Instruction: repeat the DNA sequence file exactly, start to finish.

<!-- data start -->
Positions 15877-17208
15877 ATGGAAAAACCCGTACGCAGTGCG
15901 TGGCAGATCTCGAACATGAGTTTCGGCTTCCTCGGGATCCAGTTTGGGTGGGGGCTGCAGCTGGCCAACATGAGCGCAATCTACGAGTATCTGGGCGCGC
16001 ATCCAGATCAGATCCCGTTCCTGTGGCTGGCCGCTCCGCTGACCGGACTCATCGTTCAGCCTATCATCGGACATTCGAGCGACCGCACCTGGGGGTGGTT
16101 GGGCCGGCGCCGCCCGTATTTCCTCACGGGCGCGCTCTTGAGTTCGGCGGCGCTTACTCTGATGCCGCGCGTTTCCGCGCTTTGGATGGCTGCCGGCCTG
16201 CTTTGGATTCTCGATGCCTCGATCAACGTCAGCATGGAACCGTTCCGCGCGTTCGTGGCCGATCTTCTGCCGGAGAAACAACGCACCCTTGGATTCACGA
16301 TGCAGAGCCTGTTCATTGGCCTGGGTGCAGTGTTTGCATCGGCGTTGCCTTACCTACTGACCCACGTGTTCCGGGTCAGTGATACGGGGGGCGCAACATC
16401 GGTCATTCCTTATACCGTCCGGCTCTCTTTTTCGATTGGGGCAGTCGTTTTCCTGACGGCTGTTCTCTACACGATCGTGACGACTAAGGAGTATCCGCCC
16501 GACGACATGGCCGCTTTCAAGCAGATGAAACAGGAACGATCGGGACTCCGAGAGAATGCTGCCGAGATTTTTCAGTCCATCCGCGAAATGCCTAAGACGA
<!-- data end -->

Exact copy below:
Positions 15877-17208
15877 ATGGAAAAACCCGTACGCAGTGCG
15901 TGGCAGATCTCGAACATGAGTTTCGGCTTCCTCGGGATCCAGTTTGGGTGGGGGCTGCAGCTGGCCAACATGAGCGCAATCTACGAGTATCTGGGCGCGC
16001 ATCCAGATCAGATCCCGTTCCTGTGGCTGGCCGCTCCGCTGACCGGACTCATCGTTCAGCCTATCATCGGACATTCGAGCGACCGCACCTGGGGGTGGTT
16101 GGGCCGGCGCCGCCCGTATTTCCTCACGGGCGCGCTCTTGAGTTCGGCGGCGCTTACTCTGATGCCGCGCGTTTCCGCGCTTTGGATGGCTGCCGGCCTG
16201 CTTTGGATTCTCGATGCCTCGATCAACGTCAGCATGGAACCGTTCCGCGCGTTCGTGGCCGATCTTCTGCCGGAGAAACAACGCACCCTTGGATTCACGA
16301 TGCAGAGCCTGTTCATTGGCCTGGGTGCAGTGTTTGCATCGGCGTTGCCTTACCTACTGACCCACGTGTTCCGGGTCAGTGATACGGGGGGCGCAACATC
16401 GGTCATTCCTTATACCGTCCGGCTCTCTTTTTCGATTGGGGCAGTCGTTTTCCTGACGGCTGTTCTCTACACGATCGTGACGACTAAGGAGTATCCGCCC
16501 GACGACATGGCCGCTTTCAAGCAGATGAAACAGGAACGATCGGGACTCCGAGAGAATGCTGCCGAGATTTTTCAGTCCATCCGCGAAATGCCTAAGACGA